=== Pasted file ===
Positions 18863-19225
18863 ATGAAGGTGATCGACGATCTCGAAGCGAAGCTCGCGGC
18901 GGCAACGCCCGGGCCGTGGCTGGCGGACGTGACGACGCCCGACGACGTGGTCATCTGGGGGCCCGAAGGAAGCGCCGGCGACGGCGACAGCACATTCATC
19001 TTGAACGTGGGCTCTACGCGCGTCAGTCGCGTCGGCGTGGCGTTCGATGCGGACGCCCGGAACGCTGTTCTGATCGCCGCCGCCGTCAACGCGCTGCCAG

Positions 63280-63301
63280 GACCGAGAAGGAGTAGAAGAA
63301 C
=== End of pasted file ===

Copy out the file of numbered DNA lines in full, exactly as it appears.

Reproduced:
Positions 18863-19225
18863 ATGAAGGTGATCGACGATCTCGAAGCGAAGCTCGCGGC
18901 GGCAACGCCCGGGCCGTGGCTGGCGGACGTGACGACGCCCGACGACGTGGTCATCTGGGGGCCCGAAGGAAGCGCCGGCGACGGCGACAGCACATTCATC
19001 TTGAACGTGGGCTCTACGCGCGTCAGTCGCGTCGGCGTGGCGTTCGATGCGGACGCCCGGAACGCTGTTCTGATCGCCGCCGCCGTCAACGCGCTGCCAG

Positions 63280-63301
63280 GACCGAGAAGGAGTAGAAGAA
63301 C